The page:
Oklahomans strongly support vaccines and are against weakening vaccination requirements, according to a poll released Tuesday by the Oklahoma Alliance for Healthy Families.
The telephone poll conducted in October found that 96% of Oklahomans believe vaccines are effective at preventing disease and 85% say their benefits outweigh risks. Additionally, 71% oppose legislation that would loosen vaccination requirements and 54% are against the personal exemption that allows Oklahoma parents to opt out of vaccinating their children.
“With our families in Oklahoma thinking about vaccinating their children, we know that these are difficult choices because there’s a lot of misinformation out there around vaccines,” said Bruce Dart, executive director of the Tulsa Health Department.
“As a public health practitioner, we don’t support immunizations simply because of public health. We support it because the science tells us that this is one of the best ways that you can protect your children.
“The bottom line is that when the community around us is vaccinated we’re all that much safer from these diseases that don’t have to happen in today’s reality, in today’s communities.”
WPA Intelligence — founded by conservative pollster Chris Wilson — conducted the survey for OAHF, a statewide coalition of medical experts and parents. The poll was underwritten by BIO, which describes itself as the world’s largest trade association representing biotechnology companies, academic institutions and state biotech centers.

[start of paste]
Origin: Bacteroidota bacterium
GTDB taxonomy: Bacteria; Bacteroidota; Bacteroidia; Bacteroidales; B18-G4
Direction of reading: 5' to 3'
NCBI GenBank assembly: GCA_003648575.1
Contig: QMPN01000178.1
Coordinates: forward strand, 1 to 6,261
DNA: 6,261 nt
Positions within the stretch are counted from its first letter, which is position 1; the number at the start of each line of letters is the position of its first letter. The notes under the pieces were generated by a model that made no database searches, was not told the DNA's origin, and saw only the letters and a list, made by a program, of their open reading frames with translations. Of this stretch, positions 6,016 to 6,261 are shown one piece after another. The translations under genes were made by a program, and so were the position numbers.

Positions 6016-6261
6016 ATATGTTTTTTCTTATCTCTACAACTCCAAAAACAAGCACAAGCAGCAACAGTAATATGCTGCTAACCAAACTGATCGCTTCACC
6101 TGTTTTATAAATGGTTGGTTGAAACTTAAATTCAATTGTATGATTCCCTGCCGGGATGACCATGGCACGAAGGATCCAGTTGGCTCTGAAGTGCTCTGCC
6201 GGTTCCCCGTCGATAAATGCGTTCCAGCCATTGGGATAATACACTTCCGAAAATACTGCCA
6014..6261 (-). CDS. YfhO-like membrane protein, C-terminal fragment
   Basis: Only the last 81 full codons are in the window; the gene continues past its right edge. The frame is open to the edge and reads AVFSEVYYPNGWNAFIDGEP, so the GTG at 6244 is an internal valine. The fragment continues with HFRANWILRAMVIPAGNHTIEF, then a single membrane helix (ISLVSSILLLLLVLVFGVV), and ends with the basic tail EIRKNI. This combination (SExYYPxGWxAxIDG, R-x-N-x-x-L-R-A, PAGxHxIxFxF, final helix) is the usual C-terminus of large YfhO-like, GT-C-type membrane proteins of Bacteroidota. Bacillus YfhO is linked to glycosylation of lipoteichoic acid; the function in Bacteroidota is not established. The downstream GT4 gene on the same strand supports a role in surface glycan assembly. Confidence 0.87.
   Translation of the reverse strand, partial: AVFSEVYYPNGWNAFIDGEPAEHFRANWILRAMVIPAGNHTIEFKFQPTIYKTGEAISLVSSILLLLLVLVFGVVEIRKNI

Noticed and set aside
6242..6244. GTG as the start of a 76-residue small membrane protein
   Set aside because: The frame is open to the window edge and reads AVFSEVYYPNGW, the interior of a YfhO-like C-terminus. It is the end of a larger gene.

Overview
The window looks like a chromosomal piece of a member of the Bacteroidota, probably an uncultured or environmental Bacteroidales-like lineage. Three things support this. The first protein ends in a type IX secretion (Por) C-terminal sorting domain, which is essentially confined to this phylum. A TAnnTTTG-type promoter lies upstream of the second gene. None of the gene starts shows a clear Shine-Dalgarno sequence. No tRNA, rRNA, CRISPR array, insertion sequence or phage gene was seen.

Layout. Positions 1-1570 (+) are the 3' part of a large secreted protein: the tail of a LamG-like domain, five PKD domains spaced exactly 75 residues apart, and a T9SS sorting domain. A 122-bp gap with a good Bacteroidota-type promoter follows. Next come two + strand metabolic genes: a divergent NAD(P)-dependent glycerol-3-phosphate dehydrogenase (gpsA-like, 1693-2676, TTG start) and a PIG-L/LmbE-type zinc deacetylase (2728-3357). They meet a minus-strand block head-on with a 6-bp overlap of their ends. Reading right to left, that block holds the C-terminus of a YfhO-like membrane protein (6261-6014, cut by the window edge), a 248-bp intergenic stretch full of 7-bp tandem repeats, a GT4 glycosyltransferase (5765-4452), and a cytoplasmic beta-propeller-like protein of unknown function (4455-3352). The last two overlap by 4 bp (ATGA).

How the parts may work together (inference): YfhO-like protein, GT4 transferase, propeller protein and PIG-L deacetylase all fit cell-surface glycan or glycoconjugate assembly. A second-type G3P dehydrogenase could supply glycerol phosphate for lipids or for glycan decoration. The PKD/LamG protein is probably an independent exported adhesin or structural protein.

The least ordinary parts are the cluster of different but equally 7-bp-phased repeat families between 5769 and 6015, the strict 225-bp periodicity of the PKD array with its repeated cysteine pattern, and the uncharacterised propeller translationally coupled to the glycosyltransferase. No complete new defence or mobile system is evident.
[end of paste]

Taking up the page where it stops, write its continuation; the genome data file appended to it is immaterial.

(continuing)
The poll’s margin of error is +/- 3 percentage points, and its results were weighted by age, race and sex to match Oklahoma’s demographics.
The survey also found that 84% of Oklahomans support requiring schools to track students’ vaccination statuses and 76% who support the disclosure of aggregate data in a way that doesn’t identify a specific child or family.
Dart said Oklahoma lacks a statewide immunization registry, but the state is working to develop one. The value of a registry, which exists in other states, is pinpointing gaps in populations to do specific outreach efforts and boost vaccination rates, he said.
Freedom of individual choice is important in Oklahoma, he said, but people have the right to know their children and loved ones are protected from preventable diseases.
“We all deserve to feel safe, we all deserve to have healthy communities, we all deserve to make the right choices based on science and great information to help us as parents and grandparents protect our families and protect our children,” Dart said.
Dart said consulting your family’s health-care provider is the best way to address any concerns about vaccines, with the survey results reflective of Oklahomans listening to their doctors.
Jacqueline McDaniel, OAHF’s executive director, said her organization aims to improve public health through education and engagement.